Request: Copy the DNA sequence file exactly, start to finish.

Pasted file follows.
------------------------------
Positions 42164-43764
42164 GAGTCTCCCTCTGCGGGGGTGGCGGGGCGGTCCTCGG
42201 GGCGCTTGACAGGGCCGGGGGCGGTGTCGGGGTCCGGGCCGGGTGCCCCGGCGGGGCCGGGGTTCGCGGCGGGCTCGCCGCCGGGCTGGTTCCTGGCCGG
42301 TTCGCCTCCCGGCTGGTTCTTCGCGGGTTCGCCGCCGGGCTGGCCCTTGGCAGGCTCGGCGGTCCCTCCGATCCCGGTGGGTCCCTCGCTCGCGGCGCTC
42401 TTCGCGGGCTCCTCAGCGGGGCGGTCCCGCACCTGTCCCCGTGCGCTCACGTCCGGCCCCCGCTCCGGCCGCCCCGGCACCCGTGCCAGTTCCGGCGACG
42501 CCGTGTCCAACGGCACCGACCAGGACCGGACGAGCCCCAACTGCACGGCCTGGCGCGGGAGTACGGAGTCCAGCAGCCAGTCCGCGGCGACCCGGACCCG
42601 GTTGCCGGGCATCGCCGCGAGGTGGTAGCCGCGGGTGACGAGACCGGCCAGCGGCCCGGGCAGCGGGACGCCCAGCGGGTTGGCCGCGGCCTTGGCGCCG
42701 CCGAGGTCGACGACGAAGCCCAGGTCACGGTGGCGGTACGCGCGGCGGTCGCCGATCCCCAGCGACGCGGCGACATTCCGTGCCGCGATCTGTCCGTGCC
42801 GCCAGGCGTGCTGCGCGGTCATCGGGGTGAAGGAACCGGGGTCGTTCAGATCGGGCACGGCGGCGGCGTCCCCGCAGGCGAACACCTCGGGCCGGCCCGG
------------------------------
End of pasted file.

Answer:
Positions 42164-43764
42164 GAGTCTCCCTCTGCGGGGGTGGCGGGGCGGTCCTCGG
42201 GGCGCTTGACAGGGCCGGGGGCGGTGTCGGGGTCCGGGCCGGGTGCCCCGGCGGGGCCGGGGTTCGCGGCGGGCTCGCCGCCGGGCTGGTTCCTGGCCGG
42301 TTCGCCTCCCGGCTGGTTCTTCGCGGGTTCGCCGCCGGGCTGGCCCTTGGCAGGCTCGGCGGTCCCTCCGATCCCGGTGGGTCCCTCGCTCGCGGCGCTC
42401 TTCGCGGGCTCCTCAGCGGGGCGGTCCCGCACCTGTCCCCGTGCGCTCACGTCCGGCCCCCGCTCCGGCCGCCCCGGCACCCGTGCCAGTTCCGGCGACG
42501 CCGTGTCCAACGGCACCGACCAGGACCGGACGAGCCCCAACTGCACGGCCTGGCGCGGGAGTACGGAGTCCAGCAGCCAGTCCGCGGCGACCCGGACCCG
42601 GTTGCCGGGCATCGCCGCGAGGTGGTAGCCGCGGGTGACGAGACCGGCCAGCGGCCCGGGCAGCGGGACGCCCAGCGGGTTGGCCGCGGCCTTGGCGCCG
42701 CCGAGGTCGACGACGAAGCCCAGGTCACGGTGGCGGTACGCGCGGCGGTCGCCGATCCCCAGCGACGCGGCGACATTCCGTGCCGCGATCTGTCCGTGCC
42801 GCCAGGCGTGCTGCGCGGTCATCGGGGTGAAGGAACCGGGGTCGTTCAGATCGGGCACGGCGGCGGCGTCCCCGCAGGCGAACACCTCGGGCCGGCCCGG